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(Above: Soul singer Anthony Hamilton takes a Midland Theater crowd to church in Kansas City, Mo.)

By Joel Francis
The Kansas City Star

The titles are almost identical, but the songs couldn’t be further apart. The pair arrived back-to-back about the one-hour mark of soul singer Anthony Hamilton’s Friday night concert at the Midland Theater.

“Prayin’ for You” was a jubilant gospel jam that found Hamilton singing and dancing in the middle of the crowd and featured a nice blues slide-guitar solo. A quick wardrobe change brought the mournful, contemplative “Pray for Me.”

The contrast displayed Hamilton’s chops as a songwriter, vocal abilities and his six-piece band’s versatility. The numbers also managed to capture the crowd’s complete attention in two very different ways. Several moments competed with “Prayin’ for You” as the night’s biggest party, but none was more intimate than “Pray for Me.”

hamilton_FYI_06062014_spf_0126fThe band arrived onstage like it had been shot from a cannon. The three backing vocalists also served as hype men, lathering the crowd for Hamilton’s appearance and opening number “Sucka For You.” A bit of Run-DMC’s “It’s Like That” let everyone know the historic theater was hosting a block party tonight. A well-placed piece of “No Diggity” at the end of “Woo” cemented the give-and-take between stage and crowd. Hamilton’s dancing during that number produced many squeals of delight.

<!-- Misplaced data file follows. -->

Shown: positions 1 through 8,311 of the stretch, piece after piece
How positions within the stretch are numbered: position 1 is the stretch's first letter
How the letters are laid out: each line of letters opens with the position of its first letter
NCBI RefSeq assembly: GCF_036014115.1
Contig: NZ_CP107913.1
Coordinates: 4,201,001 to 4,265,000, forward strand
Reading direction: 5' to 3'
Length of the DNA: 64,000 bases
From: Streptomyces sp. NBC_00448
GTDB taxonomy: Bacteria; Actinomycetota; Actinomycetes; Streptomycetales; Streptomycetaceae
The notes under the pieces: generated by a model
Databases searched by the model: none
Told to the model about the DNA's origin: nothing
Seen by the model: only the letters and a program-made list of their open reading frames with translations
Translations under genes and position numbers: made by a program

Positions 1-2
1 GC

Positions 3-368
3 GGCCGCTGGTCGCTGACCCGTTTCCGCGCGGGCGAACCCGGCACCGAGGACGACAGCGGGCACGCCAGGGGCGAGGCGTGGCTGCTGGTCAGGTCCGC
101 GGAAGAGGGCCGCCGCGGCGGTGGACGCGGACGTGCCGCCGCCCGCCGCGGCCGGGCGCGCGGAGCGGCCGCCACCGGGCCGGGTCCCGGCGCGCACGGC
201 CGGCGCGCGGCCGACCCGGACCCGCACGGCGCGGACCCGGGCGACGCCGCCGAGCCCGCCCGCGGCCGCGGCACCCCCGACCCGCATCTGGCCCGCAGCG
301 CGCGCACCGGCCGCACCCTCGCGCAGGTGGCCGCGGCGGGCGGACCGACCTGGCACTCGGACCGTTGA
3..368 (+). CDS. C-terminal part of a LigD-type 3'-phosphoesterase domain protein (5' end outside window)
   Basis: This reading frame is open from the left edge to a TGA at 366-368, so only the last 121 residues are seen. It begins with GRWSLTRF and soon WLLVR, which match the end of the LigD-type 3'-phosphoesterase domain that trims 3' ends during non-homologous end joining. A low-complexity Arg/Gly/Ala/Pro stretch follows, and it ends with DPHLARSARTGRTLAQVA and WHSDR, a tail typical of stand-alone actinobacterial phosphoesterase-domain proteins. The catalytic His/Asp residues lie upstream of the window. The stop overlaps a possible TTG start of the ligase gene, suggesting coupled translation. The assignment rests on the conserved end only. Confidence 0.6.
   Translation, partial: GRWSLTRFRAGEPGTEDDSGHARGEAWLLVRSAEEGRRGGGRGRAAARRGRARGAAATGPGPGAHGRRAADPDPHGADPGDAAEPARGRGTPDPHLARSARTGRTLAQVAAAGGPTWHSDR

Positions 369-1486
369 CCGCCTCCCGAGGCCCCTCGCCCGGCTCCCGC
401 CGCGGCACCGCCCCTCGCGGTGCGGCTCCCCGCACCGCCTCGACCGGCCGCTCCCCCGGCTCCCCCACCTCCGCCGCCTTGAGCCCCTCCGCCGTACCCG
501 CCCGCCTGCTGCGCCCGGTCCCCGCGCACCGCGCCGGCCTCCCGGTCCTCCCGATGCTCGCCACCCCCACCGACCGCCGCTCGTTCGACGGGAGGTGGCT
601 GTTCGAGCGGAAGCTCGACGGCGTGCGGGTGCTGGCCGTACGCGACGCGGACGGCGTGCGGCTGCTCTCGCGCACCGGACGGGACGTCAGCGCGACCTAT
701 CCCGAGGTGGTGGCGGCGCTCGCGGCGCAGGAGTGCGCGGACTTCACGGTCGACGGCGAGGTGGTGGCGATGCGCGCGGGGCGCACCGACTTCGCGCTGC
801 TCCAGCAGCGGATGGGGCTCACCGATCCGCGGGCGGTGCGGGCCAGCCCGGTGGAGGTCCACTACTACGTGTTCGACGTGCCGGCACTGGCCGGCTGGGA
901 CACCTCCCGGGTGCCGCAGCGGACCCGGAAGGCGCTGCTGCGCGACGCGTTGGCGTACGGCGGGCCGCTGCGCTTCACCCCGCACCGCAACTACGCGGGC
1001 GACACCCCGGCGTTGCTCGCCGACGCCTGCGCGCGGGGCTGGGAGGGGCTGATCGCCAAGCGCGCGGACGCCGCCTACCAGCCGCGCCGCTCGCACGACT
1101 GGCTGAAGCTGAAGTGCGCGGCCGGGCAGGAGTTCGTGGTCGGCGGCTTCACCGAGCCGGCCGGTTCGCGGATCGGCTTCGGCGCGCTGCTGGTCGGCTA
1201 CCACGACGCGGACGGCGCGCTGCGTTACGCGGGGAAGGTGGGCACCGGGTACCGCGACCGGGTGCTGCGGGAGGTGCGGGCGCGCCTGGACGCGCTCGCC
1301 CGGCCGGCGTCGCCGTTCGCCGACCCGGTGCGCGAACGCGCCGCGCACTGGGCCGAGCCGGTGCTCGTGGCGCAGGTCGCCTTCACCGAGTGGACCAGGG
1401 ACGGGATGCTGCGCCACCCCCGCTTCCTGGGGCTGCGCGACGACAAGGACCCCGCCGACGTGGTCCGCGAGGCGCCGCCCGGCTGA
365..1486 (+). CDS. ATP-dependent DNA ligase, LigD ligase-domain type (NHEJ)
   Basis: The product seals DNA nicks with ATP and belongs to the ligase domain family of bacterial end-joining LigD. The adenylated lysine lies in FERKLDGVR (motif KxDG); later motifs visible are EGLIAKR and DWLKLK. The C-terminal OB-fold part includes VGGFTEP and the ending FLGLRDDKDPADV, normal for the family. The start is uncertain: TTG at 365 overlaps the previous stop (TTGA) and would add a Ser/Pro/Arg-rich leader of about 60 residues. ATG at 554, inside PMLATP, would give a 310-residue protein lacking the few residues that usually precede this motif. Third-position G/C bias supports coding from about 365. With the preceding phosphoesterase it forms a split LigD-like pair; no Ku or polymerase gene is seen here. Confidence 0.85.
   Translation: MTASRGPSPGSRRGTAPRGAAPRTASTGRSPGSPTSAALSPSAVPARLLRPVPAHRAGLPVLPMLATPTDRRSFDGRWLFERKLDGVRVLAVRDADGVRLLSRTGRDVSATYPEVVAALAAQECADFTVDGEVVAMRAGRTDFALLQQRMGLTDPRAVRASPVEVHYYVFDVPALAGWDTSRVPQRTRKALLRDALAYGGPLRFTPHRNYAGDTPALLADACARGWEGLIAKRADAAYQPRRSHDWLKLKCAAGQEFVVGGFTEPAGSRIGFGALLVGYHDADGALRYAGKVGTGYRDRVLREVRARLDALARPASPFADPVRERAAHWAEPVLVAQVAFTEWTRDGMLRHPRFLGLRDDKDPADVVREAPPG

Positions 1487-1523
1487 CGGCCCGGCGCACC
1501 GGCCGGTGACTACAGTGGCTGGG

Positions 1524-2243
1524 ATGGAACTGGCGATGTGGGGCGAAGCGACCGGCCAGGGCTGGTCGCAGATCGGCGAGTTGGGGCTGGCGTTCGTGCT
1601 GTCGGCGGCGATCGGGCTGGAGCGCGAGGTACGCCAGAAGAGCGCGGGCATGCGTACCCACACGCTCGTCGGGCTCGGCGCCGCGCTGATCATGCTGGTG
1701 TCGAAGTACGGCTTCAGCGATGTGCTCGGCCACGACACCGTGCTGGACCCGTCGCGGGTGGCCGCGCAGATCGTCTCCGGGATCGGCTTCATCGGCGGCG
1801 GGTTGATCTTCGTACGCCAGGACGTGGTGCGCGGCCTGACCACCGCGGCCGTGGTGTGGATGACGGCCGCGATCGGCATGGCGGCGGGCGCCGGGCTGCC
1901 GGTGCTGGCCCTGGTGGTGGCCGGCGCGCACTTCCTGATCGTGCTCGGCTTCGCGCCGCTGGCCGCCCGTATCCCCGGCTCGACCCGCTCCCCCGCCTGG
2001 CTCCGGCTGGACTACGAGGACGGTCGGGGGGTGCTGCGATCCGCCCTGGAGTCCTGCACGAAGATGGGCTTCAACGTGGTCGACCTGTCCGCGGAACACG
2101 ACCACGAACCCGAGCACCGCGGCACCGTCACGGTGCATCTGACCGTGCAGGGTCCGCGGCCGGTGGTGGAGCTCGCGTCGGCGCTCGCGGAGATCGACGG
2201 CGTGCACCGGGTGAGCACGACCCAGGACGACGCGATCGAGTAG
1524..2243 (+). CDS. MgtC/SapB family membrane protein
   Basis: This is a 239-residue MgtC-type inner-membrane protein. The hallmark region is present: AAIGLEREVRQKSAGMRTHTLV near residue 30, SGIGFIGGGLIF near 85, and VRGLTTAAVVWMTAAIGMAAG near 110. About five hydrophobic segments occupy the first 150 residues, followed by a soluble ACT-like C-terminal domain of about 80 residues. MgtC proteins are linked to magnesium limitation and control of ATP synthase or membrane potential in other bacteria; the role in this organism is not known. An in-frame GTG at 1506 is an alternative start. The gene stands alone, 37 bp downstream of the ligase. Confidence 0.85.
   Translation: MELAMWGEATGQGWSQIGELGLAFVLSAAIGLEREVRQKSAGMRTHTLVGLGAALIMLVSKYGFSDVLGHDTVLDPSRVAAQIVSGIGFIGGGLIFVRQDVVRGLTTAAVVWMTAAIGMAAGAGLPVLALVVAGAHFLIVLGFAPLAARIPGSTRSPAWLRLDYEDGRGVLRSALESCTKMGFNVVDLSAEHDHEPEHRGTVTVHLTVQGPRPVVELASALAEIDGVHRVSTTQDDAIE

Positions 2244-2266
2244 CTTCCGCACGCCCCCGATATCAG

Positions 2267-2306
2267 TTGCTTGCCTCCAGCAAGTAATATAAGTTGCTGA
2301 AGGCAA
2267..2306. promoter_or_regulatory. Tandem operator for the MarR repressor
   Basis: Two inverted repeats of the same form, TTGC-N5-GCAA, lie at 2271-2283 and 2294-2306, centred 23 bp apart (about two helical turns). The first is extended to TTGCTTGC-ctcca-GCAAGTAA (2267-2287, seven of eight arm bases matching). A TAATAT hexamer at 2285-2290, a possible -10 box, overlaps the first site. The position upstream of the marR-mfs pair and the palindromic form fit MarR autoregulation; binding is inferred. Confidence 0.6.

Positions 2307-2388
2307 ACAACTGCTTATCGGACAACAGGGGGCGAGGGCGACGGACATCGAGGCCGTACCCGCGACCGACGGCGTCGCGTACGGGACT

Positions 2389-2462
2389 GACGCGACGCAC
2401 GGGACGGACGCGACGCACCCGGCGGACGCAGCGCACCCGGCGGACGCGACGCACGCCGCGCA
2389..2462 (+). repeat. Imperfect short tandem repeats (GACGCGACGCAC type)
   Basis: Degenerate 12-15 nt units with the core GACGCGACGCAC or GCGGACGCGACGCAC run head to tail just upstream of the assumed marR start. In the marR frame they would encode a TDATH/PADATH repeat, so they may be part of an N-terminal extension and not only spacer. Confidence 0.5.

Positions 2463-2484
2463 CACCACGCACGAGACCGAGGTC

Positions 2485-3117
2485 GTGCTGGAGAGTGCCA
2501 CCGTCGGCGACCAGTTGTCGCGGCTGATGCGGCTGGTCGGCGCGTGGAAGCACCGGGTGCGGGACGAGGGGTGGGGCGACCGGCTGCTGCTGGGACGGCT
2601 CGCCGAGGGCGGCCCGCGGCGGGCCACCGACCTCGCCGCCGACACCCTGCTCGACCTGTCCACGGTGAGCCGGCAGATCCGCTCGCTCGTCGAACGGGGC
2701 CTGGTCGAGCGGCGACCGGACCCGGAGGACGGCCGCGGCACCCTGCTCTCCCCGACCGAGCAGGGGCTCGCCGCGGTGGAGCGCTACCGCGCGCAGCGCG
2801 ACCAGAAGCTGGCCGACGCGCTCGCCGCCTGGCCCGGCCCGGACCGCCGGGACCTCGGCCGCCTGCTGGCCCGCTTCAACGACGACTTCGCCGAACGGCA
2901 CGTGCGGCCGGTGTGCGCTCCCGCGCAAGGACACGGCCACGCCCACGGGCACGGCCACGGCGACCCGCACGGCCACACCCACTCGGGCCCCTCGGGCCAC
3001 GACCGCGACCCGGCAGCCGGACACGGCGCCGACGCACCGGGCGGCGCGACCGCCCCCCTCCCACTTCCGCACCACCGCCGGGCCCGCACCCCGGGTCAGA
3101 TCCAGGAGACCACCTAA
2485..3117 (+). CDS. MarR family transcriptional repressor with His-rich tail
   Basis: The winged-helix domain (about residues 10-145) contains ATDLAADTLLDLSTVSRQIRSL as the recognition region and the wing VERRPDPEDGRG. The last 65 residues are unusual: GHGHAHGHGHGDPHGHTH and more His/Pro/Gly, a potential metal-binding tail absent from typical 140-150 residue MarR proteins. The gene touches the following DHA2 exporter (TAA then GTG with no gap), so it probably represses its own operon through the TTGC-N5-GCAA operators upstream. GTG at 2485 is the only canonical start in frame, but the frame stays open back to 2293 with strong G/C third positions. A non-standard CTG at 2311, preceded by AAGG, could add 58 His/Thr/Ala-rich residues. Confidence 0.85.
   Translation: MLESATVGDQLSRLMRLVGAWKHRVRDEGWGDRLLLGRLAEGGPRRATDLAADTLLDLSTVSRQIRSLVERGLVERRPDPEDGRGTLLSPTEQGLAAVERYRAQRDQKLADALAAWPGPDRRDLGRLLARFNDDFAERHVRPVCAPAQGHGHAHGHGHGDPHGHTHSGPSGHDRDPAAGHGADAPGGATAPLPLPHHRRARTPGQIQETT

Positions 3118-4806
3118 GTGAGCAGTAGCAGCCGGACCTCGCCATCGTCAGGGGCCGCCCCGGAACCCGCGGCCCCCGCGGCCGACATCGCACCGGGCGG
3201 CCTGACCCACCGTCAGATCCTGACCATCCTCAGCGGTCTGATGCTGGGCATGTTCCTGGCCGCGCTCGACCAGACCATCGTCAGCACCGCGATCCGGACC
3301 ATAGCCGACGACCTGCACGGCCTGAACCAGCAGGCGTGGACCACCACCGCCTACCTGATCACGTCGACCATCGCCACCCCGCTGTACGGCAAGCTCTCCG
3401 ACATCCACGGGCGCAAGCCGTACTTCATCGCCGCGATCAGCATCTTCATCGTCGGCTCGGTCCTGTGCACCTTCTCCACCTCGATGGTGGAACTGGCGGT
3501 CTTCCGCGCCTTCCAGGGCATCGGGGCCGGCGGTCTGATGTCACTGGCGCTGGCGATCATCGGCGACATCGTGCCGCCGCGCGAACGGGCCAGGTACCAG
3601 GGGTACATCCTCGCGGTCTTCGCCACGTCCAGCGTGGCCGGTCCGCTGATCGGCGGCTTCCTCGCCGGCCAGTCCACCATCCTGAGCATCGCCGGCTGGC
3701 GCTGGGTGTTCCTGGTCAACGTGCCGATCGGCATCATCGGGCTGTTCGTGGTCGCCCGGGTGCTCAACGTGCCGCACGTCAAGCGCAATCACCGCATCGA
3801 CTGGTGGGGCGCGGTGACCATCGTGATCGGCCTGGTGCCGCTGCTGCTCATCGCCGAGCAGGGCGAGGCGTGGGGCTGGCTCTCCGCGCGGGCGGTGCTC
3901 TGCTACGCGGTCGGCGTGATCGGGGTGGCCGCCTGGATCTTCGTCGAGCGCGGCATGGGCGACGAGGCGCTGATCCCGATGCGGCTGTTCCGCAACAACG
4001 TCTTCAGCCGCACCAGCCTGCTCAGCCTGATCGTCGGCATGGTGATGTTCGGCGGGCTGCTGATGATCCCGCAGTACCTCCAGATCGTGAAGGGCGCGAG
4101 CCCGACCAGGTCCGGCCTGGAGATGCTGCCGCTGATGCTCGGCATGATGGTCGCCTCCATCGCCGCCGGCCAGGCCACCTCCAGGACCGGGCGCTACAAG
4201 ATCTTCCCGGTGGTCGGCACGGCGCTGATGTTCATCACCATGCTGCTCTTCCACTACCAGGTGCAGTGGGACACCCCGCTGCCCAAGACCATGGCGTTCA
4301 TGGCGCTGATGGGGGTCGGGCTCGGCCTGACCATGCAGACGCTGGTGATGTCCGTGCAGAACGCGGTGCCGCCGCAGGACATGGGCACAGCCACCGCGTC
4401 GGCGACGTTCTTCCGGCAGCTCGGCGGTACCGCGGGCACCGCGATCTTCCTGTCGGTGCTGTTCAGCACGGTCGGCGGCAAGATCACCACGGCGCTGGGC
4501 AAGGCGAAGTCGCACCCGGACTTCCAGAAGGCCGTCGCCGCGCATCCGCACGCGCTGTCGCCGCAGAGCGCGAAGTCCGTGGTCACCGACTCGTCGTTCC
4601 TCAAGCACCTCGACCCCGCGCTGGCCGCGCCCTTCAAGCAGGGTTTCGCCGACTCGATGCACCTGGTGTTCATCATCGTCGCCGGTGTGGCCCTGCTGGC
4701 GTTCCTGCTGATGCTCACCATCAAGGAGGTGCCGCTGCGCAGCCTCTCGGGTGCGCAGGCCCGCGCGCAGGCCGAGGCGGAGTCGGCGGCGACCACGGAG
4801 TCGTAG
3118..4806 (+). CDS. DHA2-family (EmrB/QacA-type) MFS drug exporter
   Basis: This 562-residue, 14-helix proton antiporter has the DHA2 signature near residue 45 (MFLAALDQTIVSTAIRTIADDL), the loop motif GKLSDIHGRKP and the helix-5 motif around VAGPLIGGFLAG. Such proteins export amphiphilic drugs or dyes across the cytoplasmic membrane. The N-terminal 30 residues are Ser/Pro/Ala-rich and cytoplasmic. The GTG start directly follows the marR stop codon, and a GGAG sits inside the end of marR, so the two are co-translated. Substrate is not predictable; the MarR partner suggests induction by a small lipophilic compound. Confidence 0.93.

Most of the performances extended well past their album length. Hamilton let the band stretch out, incorporating bits of Philly soul, Stevie Wonder, Prince Earth, Wind and Fire and hip hop into his original material. He also wasn’t shy about sharing his band. Everyone in the ensemble got a moment to shine.